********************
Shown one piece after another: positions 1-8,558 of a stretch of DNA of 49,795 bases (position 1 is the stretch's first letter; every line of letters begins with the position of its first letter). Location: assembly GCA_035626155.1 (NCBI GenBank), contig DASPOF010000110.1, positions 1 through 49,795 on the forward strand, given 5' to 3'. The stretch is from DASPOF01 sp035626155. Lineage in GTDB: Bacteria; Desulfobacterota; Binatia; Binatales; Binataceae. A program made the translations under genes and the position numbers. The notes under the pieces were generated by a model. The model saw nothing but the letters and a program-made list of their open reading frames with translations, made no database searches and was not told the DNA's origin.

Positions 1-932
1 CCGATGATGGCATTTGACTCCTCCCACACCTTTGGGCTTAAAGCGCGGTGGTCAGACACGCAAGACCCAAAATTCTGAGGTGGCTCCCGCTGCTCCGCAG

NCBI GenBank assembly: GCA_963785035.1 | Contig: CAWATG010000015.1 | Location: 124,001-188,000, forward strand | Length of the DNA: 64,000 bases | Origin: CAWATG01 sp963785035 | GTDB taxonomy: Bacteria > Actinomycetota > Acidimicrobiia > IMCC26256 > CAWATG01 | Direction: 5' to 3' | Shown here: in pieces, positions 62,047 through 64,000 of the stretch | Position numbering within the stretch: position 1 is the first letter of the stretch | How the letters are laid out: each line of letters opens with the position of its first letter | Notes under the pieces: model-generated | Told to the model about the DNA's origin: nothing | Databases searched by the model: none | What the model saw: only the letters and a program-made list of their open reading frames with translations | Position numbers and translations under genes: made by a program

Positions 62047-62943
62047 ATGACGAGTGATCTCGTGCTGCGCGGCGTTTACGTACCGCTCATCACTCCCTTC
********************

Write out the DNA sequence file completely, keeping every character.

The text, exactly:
Shown one piece after another: positions 1-8,558 of a stretch of DNA of 49,795 bases (position 1 is the stretch's first letter; every line of letters begins with the position of its first letter). Location: assembly GCA_035626155.1 (NCBI GenBank), contig DASPOF010000110.1, positions 1 through 49,795 on the forward strand, given 5' to 3'. The stretch is from DASPOF01 sp035626155. Lineage in GTDB: Bacteria; Desulfobacterota; Binatia; Binatales; Binataceae. A program made the translations under genes and the position numbers. The notes under the pieces were generated by a model. The model saw nothing but the letters and a program-made list of their open reading frames with translations, made no database searches and was not told the DNA's origin.

Positions 1-932
1 CCGATGATGGCATTTGACTCCTCCCACACCTTTGGGCTTAAAGCGCGGTGGTCAGACACGCAAGACCCAAAATTCTGAGGTGGCTCCCGCTGCTCCGCAG

NCBI GenBank assembly: GCA_963785035.1 | Contig: CAWATG010000015.1 | Location: 124,001-188,000, forward strand | Length of the DNA: 64,000 bases | Origin: CAWATG01 sp963785035 | GTDB taxonomy: Bacteria > Actinomycetota > Acidimicrobiia > IMCC26256 > CAWATG01 | Direction: 5' to 3' | Shown here: in pieces, positions 62,047 through 64,000 of the stretch | Position numbering within the stretch: position 1 is the first letter of the stretch | How the letters are laid out: each line of letters opens with the position of its first letter | Notes under the pieces: model-generated | Told to the model about the DNA's origin: nothing | Databases searched by the model: none | What the model saw: only the letters and a program-made list of their open reading frames with translations | Position numbers and translations under genes: made by a program

Positions 62047-62943
62047 ATGACGAGTGATCTCGTGCTGCGCGGCGTTTACGTACCGCTCATCACTCCCTTC